The National Electronic Media Institute of South Africa (Nemisa) in conjunction with the Department of Communication’s National Digital Repository project will be screening the documentary FedeFokol: 25 Years of South African Hip Hop at the Back to the City Youth Freedom Day Festival on 27 April.

The screening will be a 20-minute extract of the documentary Fedefokol followed by a panel discussion.

The documentary chronicles the development of South African hip hop from 1985 to 2012. It features well-known artists, record executives and media people such as Proverb, AkA, Ready D (Prophets of the City), DJ Lemonka, Lance Stehr, Hype magazine and Vusi Leeuw. It also features artist who were part of the development of hip hop but are not widely recognised, such as Mfundisi Ntshebe, Karamo, Bob Mabena and new unsigned talent.

The screening will take place on the 27 April at 10 am at Museum Africa as part of the Back to the City festival’s hip hop summit. The Fedefokol documentary is part of the NDR project, a 13-part, 48-minute part television documentary series on South African heritage called South Africa Undocumented. Extracts of the documentary will be available on the NDR portal throughout the month of April as part of their celebration of South African hip hop.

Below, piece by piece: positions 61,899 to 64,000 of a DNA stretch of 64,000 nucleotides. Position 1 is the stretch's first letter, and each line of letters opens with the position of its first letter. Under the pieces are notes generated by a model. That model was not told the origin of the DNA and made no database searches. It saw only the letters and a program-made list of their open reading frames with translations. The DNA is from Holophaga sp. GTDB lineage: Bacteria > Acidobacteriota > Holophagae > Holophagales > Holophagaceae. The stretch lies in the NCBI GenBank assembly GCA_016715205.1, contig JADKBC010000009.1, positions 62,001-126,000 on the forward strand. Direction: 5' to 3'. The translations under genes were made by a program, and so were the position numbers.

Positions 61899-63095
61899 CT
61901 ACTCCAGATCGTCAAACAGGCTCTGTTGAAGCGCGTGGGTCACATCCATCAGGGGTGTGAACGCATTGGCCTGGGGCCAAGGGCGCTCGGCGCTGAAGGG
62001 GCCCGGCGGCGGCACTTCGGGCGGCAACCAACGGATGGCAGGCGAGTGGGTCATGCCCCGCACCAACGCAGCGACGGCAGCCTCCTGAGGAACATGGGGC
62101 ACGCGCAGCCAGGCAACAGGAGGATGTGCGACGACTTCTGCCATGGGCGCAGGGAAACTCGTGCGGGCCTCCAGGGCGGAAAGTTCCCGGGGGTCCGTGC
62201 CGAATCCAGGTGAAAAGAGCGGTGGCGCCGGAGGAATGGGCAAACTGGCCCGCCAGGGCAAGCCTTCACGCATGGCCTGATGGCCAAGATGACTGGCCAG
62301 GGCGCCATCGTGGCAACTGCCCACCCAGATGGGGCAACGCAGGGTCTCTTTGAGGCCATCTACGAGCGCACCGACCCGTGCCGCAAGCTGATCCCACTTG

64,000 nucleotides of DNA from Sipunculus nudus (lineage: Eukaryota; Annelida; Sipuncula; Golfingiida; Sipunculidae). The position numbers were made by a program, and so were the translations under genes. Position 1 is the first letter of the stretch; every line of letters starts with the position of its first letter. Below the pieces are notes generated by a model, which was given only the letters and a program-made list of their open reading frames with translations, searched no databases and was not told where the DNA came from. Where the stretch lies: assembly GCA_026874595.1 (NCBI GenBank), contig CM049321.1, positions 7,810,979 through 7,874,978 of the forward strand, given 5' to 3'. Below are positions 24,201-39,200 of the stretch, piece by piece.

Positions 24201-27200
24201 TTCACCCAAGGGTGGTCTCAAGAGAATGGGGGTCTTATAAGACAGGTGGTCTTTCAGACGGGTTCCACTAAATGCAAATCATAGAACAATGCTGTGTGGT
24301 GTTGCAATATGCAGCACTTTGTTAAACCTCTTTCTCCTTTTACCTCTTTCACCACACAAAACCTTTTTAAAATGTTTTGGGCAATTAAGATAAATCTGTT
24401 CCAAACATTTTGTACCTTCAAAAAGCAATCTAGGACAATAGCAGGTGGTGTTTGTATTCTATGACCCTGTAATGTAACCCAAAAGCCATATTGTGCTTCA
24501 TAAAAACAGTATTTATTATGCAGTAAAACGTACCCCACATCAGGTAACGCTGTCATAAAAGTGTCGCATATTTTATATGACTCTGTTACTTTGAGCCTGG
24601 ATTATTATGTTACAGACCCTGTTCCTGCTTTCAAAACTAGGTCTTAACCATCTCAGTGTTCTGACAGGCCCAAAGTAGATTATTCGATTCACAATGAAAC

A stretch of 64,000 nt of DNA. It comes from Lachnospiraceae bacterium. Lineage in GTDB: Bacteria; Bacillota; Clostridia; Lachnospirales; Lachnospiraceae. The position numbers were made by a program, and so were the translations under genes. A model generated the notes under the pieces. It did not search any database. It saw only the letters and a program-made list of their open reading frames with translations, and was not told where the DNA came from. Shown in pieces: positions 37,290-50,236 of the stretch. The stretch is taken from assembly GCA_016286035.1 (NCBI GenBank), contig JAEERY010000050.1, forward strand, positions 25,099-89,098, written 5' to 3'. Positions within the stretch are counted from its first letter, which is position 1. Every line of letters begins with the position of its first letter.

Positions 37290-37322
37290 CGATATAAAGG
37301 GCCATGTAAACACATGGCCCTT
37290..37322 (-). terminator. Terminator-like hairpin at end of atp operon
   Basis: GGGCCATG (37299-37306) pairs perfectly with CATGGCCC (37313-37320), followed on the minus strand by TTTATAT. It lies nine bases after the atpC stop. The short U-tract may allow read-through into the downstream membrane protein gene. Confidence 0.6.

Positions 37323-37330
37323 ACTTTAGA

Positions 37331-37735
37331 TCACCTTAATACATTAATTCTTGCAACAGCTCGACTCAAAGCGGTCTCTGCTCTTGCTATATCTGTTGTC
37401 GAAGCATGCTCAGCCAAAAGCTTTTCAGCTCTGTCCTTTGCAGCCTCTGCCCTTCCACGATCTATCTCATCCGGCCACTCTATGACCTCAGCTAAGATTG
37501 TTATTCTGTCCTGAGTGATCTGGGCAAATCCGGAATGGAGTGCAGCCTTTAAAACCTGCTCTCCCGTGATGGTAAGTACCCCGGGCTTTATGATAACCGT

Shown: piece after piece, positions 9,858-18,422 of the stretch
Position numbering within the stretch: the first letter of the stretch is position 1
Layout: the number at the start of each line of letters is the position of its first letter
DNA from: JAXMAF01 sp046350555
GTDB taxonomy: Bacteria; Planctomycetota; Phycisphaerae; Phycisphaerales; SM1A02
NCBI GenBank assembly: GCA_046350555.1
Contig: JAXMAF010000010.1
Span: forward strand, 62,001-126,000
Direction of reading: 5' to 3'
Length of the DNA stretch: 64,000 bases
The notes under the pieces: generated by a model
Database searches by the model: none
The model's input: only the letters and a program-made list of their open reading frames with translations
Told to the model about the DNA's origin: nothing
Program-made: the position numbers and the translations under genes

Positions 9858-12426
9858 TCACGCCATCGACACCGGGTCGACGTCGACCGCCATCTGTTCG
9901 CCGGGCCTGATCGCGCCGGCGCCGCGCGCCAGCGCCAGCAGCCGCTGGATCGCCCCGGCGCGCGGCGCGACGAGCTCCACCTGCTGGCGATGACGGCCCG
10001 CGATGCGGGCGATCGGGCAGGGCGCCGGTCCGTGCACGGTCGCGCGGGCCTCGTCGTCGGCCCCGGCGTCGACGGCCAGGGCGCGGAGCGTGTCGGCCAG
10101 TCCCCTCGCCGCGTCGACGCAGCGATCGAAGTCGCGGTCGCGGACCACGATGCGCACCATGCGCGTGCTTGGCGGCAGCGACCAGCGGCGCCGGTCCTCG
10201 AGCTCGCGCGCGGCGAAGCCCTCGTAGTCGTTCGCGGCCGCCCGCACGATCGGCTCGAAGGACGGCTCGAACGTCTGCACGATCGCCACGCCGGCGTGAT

The National Digital Repository project is a youth initiative that seeks to digitise and preserve South African heritage. The project was started in 2009 by the Department of Communication and is run by the National Electronic Media Institute, a Section 21 company based in Parktown that specialises in training young people in radio, animation, graphic design and television.

The project started with collecting audiovisual recordings of South African heritage as seen from the perspective of young unemployed people from around the country. The stories were then cut into videos, photographs and write-ups, which were posted on the NDR website for public consumption. In 2012 the project set out to film 13 48-minutes documentaries for television, later re-cut for the web. The stories were shot in high definition, and covered all nine provinces, in 14 different languages. The project has empowered young start-up companies and first-time film makers. The documentaries cover unsung heroes, historical figures, the anti-apartheid struggle, cultural issues and the arts.

For more information on the NDR visit For more information on Nemisa visit